- Open your windows for 5-10 minutes once or twice a day to purge chemicals and freshen the air. More fresh air = less formaldehyde.(21) You can also bring in fresh air through a central ventilation system.(22) As much as possible, use fans to circulate the air in the home. While ceiling and window fans do use electricity, they have a relatively low carbon footprint and actually improve efficiency of circulation.
- Run the exhaust fan above your stove when you are cooking to increase outgassing from gas combustion and reduce formaldehyde.
Filter the air
- Use an air purifier that reduces VOCs like formaldehyde with an activated carbon filter. We recommend Austin Air air purifiers, which remove 99.97% of all polluting particulates.
- Add house plants that help remove formaldehyde. Learn our top picks for plants that remove formaldehyde in 8 NASA-Approved Plants that Remove Formaldehyde.
Use toxin-free household and cleaning products
Formaldehyde can be hiding in many of your common household products like soap, body wash, baby wipes and more. Using formaldehyde-free cleaning products is a great step you can take to start enjoying a chemical-free home that’s safe for all your favorite humans (and pets!)
You can make a difference in your health by reducing formaldehyde in your home. Each toxic chemical you remove helps create a safe haven for your family that can save money that might otherwise be spent on doctor visits, medication, and missed workdays. A healthy home enables the body to use its energy for rejuvenation and healing instead of detoxifying chemicals. Join us to transform your life with the power of pure!
Have you ever noticed any effects of formaldehyde in the products you use at home? Do you have any other tips for reducing your exposure?
1 – Formaldehyde and Cancer Risk by the National Cancer Institute | 2 – Foods Known to Contain Naturally Occurring Formaldehyde | 3 – EPA Formaldehyde: 50-00-0 Hazard Summary – Created in April 1992; Revised in January 2000 | 4 – Urea Formaldehyde Foam Insulation by the Canadian Home Inspection Corporation | 5 – Formaldehyde by DoItYourself.com | 6 – Formaldehyde – Sources, Health effects and Safety by PPM-Technology | 7 – Exposing the Cosmestics Cover-up: Is Cancer-Causing Formaldehyde in Your Cosmetics? by Johanna Congleton, EWG Senior Scientist | 8 – Indoor air chemistry: cleaning agents, ozone and toxic air contaminants by Nazaroff, William W, UC Berkeley | 9 – Formaldehyde in Paper Towels and Other Paper Products by Debra Lynn Dadd | 10 – Before You Vape: High levels of Formaldehyde Hidden in E-Cigs by NBC News | 11 – The Harmful Effects of Vehicle Exhaust by Environmental and Human Health, Inc. | 12 – Formaldehyde in your fabrics by O Ecotextiles | 13 – Dyes, synthetic and “natural” by O Ecotextiles | 15 – Hair Smoothing Products That Could Release Formaldehyde by Occupational Safety and Health Administration | 16 – Why There’s Antifreeze in Your Toothpaste: The Chemistry of Household by Simon Quellen Field | 17 – Fragrance, Perfume & Cologne – What’s the Difference? by Nontoxic.com | 18 – Hidden Ingredients in Baby Wipes by Irina Webb | 19 – Principles and Practice of Environmental Medicine edited by A.B. Tarcher | 20 – Easy ways to clear your indoor air from Chicago Tribune | 21 – Whole-House Ventilation Systems by Oak Ridge National Laboratory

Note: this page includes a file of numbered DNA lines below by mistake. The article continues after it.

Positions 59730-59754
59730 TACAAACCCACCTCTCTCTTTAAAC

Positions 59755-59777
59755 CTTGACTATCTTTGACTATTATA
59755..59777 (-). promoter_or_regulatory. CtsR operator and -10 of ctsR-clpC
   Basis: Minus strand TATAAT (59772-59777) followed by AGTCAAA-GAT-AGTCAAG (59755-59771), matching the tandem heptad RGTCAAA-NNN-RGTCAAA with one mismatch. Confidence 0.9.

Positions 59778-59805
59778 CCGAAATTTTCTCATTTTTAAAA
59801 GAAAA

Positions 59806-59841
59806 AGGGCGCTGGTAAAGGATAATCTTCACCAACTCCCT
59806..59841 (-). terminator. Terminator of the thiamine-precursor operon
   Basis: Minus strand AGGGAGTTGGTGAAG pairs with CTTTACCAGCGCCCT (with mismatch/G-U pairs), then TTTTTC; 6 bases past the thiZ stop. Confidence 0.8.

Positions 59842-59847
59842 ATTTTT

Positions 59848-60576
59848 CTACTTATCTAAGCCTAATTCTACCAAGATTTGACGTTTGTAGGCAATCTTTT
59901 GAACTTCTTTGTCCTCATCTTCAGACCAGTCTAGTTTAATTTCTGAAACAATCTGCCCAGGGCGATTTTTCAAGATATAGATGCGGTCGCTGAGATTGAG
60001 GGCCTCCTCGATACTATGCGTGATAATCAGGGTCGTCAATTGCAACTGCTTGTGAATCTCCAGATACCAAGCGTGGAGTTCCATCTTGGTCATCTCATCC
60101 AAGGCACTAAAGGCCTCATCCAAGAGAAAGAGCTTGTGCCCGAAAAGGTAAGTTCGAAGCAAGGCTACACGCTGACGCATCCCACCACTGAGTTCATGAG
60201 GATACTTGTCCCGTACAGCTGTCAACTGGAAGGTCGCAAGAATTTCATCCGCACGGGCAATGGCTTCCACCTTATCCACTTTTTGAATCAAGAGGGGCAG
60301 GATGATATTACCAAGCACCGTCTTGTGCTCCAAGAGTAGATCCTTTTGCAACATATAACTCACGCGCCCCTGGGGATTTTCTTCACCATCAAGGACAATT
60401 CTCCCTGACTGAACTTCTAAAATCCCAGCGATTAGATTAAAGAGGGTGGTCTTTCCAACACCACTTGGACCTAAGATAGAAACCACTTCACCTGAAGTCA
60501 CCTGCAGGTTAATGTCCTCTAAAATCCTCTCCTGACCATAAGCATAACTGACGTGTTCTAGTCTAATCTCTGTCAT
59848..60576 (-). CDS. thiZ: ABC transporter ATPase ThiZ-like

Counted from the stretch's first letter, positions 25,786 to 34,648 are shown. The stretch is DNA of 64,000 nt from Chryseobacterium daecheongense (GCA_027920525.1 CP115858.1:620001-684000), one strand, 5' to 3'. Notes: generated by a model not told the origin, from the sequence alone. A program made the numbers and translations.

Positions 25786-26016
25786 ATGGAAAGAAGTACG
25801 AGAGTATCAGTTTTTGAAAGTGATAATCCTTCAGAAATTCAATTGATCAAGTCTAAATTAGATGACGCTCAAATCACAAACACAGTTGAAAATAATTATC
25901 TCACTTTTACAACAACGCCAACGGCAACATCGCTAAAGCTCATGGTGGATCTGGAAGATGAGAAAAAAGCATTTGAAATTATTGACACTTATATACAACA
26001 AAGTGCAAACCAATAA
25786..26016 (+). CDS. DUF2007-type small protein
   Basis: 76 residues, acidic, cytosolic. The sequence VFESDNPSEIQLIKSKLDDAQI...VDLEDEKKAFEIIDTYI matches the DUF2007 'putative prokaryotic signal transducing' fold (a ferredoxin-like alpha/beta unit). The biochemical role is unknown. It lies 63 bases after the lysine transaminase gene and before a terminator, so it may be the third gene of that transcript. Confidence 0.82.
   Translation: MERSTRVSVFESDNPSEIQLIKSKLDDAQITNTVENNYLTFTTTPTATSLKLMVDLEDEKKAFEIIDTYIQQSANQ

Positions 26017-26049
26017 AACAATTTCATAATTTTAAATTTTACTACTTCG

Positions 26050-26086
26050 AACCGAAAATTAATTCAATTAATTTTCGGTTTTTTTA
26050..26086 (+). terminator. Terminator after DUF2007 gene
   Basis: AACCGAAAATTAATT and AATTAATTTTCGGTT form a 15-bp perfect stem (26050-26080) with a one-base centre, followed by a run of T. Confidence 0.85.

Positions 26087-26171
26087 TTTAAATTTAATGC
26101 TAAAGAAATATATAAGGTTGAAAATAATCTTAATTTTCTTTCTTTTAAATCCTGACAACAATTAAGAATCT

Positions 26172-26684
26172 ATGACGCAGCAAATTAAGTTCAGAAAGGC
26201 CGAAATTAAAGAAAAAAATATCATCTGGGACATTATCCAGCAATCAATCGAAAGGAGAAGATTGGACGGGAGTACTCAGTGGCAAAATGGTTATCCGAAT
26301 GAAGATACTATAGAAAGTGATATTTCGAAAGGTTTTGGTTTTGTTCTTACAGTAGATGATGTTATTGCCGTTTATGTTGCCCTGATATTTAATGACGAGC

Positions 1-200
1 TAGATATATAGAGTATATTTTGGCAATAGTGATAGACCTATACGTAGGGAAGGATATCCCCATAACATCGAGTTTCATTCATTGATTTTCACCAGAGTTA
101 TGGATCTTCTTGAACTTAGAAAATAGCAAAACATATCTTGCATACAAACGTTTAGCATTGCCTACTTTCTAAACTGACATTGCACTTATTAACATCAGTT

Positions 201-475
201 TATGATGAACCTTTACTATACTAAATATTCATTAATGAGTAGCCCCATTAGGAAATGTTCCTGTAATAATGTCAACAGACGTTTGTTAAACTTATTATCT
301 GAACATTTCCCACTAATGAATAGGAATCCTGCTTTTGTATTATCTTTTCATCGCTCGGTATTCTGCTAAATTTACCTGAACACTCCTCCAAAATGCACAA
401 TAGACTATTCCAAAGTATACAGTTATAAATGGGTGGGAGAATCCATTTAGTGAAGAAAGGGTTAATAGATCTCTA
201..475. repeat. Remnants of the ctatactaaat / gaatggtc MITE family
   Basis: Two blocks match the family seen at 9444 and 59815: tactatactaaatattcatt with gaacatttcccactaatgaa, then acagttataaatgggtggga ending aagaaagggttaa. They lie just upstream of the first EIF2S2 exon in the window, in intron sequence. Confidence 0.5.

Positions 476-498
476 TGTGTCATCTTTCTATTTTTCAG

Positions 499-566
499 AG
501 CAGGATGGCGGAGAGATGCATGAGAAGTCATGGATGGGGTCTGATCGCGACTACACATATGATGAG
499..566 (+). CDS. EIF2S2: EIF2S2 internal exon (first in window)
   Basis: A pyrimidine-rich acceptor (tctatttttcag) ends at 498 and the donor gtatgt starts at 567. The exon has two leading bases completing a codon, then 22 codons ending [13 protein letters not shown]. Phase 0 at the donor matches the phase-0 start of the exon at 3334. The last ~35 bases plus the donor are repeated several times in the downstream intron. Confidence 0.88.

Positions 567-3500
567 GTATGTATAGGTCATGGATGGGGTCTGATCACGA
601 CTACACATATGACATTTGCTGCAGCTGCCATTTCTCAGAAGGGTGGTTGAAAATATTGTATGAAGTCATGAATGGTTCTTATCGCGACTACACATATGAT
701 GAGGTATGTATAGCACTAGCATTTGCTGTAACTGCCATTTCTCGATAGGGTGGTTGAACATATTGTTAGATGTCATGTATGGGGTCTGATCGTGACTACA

Join us for the whole series about household chemicals: Common Household Chemicals to Avoid: A Branch Basics Series. You can learn How to Remove Pesticides from Your Home as well.
Did you know certain plants filter out formaldehyde naturally? We shared 8 NASA-Approved Plants that Remove Formaldehyde.
If you’re interested in learning more about the basics about formaldehyde and its use, the U.S. Consumer Product Safety Commission Report on Formaldehyde Safety is a good resource.
Improve your indoor air quality by using the Official Branch Basics Deep Cleaning Method.
This article explains why your dryer might be contaminated in the first place: Addicted to Dryer Sheets?
Ready to replace personal and cosmetic products? We love The Green Beauty Guide by Julie Gabriel.
Finally, if this guide piqued your interest, then try our handy step-by-step post on How to Detox Your Home!
Marilee Nelson is an Environmental Toxins expert who has spent nearly 30 years advocating for the chemically-sensitive and chronically-ill. She is a Board Certified Nutritionist, Certified Bau-Biologist and Bau-Biology Inspector and specializes in Food As Medicine. She has helped thousands of families and individuals identify, heal and recover from toxic exposures and is on a mission to revolutionize the way American families view their health.